We decided to make dumplings which ended up being a delicious idea. We made three different kinds of dumplings: an Indian-inspired chickpea ricotta dumpling, a Vietnamese-inspired shrimp dumpling and my own creation of Mexican-ish dumpling. We started making the dough and prepping the filling as we noshed on crackers, cheese, dip, drank wine and gossiped. Upon hearing the loud and obnoxious girl talk, Nick buried himself in some HBO Hard Knocks, far away from us ladies.

However, the recipes for the dough were rather watery so it ended up taking a long time to mix enough flour, knead it, let the dough rest and knead it to the proper consistency so the glutens set up properly. Nick usually makes the dough while I tend to the filling and the cooking of the dumplings. A watery dough is actually good because once you make pasta or dumpling dough, you can add flour to dry out the dough but you can't add more water. A dough that is too dry must be scrapped and you need to start all over again. At this point, I had to appeal to Nick for assistance to help make the dough and roll it out because it was too wet.

Due to the dough fiasco, our chitchat and our own inability to stay on task, it wasn't until 9pm before we actually were cooking, wrapping and eating the dumplings and they were fantastic! We boiled the shrimp dumplings which were chewy and delicious like dim sum and we pan seared the rest of the dumplings. The Mexican dumplings were surprisingly amazing and Nick noted that they tasted like fancier and Mexican versions of those Totino's Pizza rolls. We dipped them in salsa but we're going to make them another time and serve them with queso. Nothing beats making your own fusion cuisine that turns out well.

I can't wait for the next cook club!

We enjoyed leftover dumplings at the summit of Mt. St. Helens!
The recipes for dumplings and wrappers are listed on our Revel dumpling class blog. Here are some recipe notes:


I followed the recipes for the ricotta chickpea and shrimp fillings. Taste the chickpea mixture and season it well with salt and pepper. Our first batch was a tad bland until we seasoned it more. For the Mexican dumpling, I mixed refried black beans, soyrizo (or spicy chorizo or ground pork works), green onions, cilantro and minced radish for crunch. I've also made stuffing and turkey dumplings dipped in gravy for Thanksgiving. Feel free to improvise.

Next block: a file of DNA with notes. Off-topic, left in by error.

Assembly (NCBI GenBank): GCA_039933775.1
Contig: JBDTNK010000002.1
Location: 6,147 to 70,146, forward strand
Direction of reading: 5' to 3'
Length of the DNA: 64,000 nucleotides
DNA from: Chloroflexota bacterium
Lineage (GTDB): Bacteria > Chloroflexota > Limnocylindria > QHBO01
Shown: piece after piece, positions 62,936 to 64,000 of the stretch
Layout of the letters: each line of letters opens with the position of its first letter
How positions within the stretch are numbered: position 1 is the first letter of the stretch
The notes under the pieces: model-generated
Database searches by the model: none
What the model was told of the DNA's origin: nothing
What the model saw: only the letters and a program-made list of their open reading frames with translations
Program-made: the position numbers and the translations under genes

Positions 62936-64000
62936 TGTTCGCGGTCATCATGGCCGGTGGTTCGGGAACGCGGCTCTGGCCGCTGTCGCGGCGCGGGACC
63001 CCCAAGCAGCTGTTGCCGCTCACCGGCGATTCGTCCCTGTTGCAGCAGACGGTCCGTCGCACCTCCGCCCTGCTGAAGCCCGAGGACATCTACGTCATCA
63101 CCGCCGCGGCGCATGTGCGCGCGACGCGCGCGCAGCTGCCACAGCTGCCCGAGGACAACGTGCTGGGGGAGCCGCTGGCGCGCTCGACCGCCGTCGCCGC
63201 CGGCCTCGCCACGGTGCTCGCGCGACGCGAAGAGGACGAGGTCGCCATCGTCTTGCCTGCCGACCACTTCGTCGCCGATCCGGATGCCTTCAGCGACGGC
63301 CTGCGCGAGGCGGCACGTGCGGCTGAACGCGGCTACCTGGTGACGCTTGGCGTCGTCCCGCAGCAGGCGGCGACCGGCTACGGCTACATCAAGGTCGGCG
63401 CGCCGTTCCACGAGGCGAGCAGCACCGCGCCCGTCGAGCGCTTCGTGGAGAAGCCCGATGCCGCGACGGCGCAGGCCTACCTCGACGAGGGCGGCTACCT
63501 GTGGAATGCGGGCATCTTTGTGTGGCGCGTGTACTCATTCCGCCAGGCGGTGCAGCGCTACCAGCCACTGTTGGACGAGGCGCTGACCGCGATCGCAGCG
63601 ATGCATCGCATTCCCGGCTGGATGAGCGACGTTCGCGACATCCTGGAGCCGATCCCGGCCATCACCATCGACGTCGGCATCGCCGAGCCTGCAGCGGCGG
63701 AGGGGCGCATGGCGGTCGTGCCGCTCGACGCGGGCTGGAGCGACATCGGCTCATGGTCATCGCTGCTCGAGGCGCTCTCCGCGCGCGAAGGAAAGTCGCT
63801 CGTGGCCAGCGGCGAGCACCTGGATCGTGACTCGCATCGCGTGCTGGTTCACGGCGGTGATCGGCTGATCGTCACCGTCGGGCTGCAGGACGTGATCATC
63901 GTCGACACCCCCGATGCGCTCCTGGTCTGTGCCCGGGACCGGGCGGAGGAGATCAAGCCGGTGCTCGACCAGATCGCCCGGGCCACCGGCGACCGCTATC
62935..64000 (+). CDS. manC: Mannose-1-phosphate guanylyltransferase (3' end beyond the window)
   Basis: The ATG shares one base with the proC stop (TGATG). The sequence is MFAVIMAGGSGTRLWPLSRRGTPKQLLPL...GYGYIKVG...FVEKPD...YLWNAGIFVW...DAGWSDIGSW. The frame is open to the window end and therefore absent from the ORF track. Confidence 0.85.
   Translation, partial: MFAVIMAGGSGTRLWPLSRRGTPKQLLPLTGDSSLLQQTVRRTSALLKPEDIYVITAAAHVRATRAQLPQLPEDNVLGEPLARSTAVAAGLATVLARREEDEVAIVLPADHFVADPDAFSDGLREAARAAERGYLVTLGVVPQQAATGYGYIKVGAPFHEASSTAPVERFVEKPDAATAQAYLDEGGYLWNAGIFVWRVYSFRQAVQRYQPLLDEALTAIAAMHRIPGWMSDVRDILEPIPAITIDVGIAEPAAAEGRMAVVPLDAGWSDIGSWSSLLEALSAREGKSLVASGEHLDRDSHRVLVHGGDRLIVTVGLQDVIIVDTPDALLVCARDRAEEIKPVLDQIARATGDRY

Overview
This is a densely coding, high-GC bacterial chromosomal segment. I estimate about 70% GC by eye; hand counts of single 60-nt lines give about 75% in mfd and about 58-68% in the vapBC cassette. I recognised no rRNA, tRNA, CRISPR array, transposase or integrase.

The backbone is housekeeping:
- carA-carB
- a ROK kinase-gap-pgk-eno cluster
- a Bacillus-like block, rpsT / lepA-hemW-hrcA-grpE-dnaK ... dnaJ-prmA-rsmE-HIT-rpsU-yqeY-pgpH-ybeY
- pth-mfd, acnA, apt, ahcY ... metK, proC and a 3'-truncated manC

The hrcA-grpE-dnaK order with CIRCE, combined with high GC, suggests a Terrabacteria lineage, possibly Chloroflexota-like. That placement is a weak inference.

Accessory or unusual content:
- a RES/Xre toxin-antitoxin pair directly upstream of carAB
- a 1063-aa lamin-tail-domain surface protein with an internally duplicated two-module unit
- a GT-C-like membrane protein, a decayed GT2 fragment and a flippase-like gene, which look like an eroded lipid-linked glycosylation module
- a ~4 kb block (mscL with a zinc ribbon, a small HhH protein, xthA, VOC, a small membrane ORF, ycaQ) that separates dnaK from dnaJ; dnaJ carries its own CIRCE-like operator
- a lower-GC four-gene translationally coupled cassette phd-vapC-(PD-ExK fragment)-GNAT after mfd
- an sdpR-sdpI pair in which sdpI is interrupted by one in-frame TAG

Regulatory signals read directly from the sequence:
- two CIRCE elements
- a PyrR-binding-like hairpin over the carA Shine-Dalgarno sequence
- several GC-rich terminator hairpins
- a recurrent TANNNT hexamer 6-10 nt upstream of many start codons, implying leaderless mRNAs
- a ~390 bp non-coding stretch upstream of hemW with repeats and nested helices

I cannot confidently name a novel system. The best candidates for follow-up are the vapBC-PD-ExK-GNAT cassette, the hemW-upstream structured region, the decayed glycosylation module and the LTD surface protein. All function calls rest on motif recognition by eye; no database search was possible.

When you make the dough, mix the dry ingredients in a bowl. Make a little well in the middle of the flour mixture and pour in the water. Mix it with a spoon and add a little more flour until it's combined and smooth. Flour a wooden board and dump out the dough. Knead the dough until smooth, adding more flour if the mixture is too soft or watery. When you knead the ball of dough, turn it 90 degrees each time so you're folding it over in different areas.

Once you're done kneading, wrap a cloth or plastic wrap around the ball of dough and let it set for 20 minutes to half an hour for the gluten bonds to be right. When you finish kneading, if you poke at the dough, you should leave a little hole/deep finger print that stays in the dough. After 30 minutes when it's set, when you poke the dough, it should spring back halfway.

Resting dough
Roll it out in a pasta roller or pasta rolling attachment to a stand mixer on the widest setting. Each time you roll it out, fold the dough into thirds like an envelope fold.

1. Lay out rolled dough
2. Fold a third over in the middle
3. Fold the other third over
Each time you feed it into the roller, rotate the dough's orientation 90 degrees. This means sometimes you will feed the dough fold-first into the roller and the next time you fill feed the dough packet with the folds facing left and right, like in the photo above.

You will lacquer the dough by continuing to fold it up, roll it out and fold it again. Once it's completely smooth, you can simply decrease the thickness and roll it out until you have a long stretch of dough to cut. You can cut the dough into dumpling wrapper squares or circles if you have a cookie or biscuit cutter.

Rolled dough, ready to just be rolled out thinner

You can prepare the dumplings a few different ways. You can boil the dumplings and scoop them out once they float, ravioli-style. You can pan sear them, which is one of my favorite ways of serving them. You can also deep fry them to a golden brown which works best if you have a deep fryer.

Make sure you have enough flour and don't stack the dumplings or they will stick together. It's best to cook them right away after wrapping them.

Wrapping shrimp dumplings into round packets for boiling
Pan-seared dumplings potsticker-style
  • Mix soy sauce or tamari with a dash of sesame oil and sriracha for a dip for the shrimp dumpling.
  • Serve the ricotta chickpea dumpling with an Indian fruit chutney.
  • Dip the Mexican dumplings in salsa... or if you're in love with Velveeta and cheese sauce, queso.